The existence of extensive contrary studies and of important trade-offs does not mean that the Report’s policy conclusions are necessarily wrong. However, we think that the main purpose of a report like this one is to sift through the evidence to determine which is convincing, which is not, and what overall picture emerges from the totality of the best evidence. The Report does none of that and hence fails to provide even a basis for discussion.

IV. Ill-Considered Reform Proposals

In this final Part, we point out additional, specific problems with the Report’s proposals for EU policy measures. Obviously, the Report’s proposals stand on shaky foundations because their ostensible target—short-termism as inducing declining investment—may be modest or even a mirage,3737.Supra Parts 2 and 3. whereas the real problems—externalities and distribution—are not clearly articulated in the Report.3838.Supra Part 1. We will not repeat those general concerns for individual proposals. Rather, we want to draw attention here to specific concerns with individual proposals. For each one of the seven proposals, there are reasons to doubt that the proposal will be effective, and sometimes even reasons to think the proposal will be harmful. The Report fails to see these concerns because it again fails to examine and weigh the relevant literature and because it generally does not contemplate how its proposals would work in practice. 

Time and space do not permit us to analyze these proposals in detail, but even a cursory review will show that they are more problematic than the Report lets on. We focus primarily on the measures in the “Legislative/Hard” Option C. The Report also considered an “Option A (non-legislative/soft) — [s]pread[ing] sustainable corporate governance practices through awareness raising activities, communications and green papers;” and an “Option B (non-legislative/soft) — [f]oster[ing] national regulatory initiatives aimed at orienting corporate governance approaches towards sustainability through recommendations.”3939.Report, supra note 1, at vii. However, with one exception, the Report ultimately favored “Option C (legislative/hard) – [s]et[ting] minimum common rules to enhance the creation of long-term value while ensuring a level playing field through EU legislative interventions.”4040.The Report’s “Assessment by criteria” at xi-xii consistently gives Option C the highest scores among A, B, and C on the numeric criteria (“Effectiveness” and “Efficiency”) and, among the seven C measures, gives all but C2 a “yes” for “Coherence” and “Proportionality.” We reference these scores merely to support our statement that the Report favors option C, not to endorse any of these scores. In fact, we believe the numeric scores are essentially arbitrary. Option C measures also have the greatest potential to do harm. Hence, these are the Report’s policy options on which we focus.

We address the seven proposals in the order and with the numbering of the Report. Like the Report, we will often cite to studies using U.S. data owing to the greater number of such studies; we have no reason to believe that studies of the parallel phenomena in Europe would reach different results and, in any case, the Report does not cite such studies.

A. Directors’ Duties

The Report alleges that “[d]irectors’ duties and company’s interest are interpreted narrowly and tend to favour the short-term maximisation of shareholders’ value.”4141.Report, supra note 1, at 51, section 4.4.1; 61, section 5.1. As a solution, the Report proposes “an EU-wide formulation of directors’ duties and company’s interest, requiring directors to: 1. Properly balance …, alongside the interest of shareholders, …: long-term interests of the company (beyond 5-10 years); interests of employees; interest of customers; interest of local and global environment; interest of society at large. 2. Identify and mitigate sustainability risks and impacts . . . .”4242.Id. at 51.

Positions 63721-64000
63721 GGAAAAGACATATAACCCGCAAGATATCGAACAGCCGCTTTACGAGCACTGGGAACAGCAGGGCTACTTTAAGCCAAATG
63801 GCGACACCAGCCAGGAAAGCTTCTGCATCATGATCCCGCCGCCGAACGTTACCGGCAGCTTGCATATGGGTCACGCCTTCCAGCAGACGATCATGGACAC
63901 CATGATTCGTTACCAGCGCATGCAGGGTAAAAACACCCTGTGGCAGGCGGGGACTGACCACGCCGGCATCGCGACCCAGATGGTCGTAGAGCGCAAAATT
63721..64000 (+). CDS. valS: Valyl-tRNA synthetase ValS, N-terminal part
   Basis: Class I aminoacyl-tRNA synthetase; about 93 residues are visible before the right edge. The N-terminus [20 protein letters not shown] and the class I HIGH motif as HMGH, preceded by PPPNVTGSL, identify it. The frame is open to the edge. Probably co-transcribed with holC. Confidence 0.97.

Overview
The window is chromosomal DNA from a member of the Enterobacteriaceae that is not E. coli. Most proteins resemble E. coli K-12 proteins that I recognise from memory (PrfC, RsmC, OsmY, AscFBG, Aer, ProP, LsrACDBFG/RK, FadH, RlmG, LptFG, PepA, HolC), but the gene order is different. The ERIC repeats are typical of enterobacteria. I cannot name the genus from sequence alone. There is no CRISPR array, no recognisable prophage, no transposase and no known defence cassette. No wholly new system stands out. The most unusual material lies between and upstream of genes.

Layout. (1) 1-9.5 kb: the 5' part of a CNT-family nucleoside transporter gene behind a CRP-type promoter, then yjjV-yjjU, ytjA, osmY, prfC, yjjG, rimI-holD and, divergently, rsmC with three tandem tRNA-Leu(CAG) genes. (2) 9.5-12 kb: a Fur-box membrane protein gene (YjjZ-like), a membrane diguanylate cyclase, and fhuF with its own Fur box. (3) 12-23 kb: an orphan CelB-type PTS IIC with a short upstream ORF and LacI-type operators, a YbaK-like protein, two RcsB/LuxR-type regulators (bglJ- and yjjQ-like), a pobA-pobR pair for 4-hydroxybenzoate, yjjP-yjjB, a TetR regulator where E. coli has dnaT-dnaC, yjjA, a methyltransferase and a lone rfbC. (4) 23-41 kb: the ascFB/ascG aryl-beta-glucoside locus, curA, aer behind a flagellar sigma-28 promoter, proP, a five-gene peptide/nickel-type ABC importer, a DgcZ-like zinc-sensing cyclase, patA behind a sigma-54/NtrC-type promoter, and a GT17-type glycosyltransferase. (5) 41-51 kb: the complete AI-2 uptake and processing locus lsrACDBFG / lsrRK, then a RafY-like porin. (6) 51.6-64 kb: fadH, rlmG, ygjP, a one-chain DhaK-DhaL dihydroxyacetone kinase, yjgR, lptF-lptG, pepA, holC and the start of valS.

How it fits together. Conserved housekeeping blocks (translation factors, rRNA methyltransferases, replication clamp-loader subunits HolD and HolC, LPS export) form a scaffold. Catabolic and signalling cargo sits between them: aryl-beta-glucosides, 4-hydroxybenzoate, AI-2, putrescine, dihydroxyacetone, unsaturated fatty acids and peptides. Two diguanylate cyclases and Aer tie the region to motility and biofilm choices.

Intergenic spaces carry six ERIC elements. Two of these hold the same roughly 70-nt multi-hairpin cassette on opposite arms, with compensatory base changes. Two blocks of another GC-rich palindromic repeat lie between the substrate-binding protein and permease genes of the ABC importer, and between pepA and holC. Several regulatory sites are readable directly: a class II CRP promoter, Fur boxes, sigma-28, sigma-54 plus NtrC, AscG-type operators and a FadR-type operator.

As the Report recognizes, many European jurisdictions already define directors’ duties to go beyond shareholder primacy,4343.Id. at 23-33. but clearly the Report itself does not think that this has solved the problem. The Report’s way to deal with this recognition is to double-down and hope that the formulations will become more effective if enshrined at the level of the EU. In our view, changing the jurisdictional status here is unlikely to have a discernible impact. The better way to deal with this recognition is to accept this and other evidence—not cited in the Report—that such formulations are unlikely to make a meaningful difference. In the United States, the effect of so-called constituency statutes has been extensively studied by comparing companies in states that did or did not adopt such a statute. The best evidence is that they had no effect, at least none large enough to be measurable in the data.4444.Jonathan M. Karpoff & Michael D. Wittry, Institutional and Legal Context in Natural Experiments: The Case of State Antitakeover Laws, 73 J. Fin. 657, 683 (2018) (Table IV, in particular, shows that directors’ duties laws, such as constituency statutes, have no statistically significant effects on firms’ operating performance); see also, Lucian Bebchuk, Kobi Kastiel & Roberto Tallarita, For Whom Corporate Leaders Bargain, S. Cal. L. Rev. (forthcoming 2021) (showing that corporate leaders used the leeway afforded by constituency statutes to bargain for shareholders, executives, and directors, but not for other stakeholders).

To us, the lack of effect is not surprising. For reasons explained infra 4.7, it is not possible to enforce the fine details of directors’ duties and simple exhortations will have only a modest impact. That is why even moving from the much-maligned “shareholder primacy” norm for fiduciary duties to a broader formulation, such as that favored by the Report, is unlikely to have much bite in altering behavior.4545.See generally Holger Spamann, Scott Hirst & Gabriel Rauterberg, Corporations in 100 Pages, ch. 10.B.2 (2020).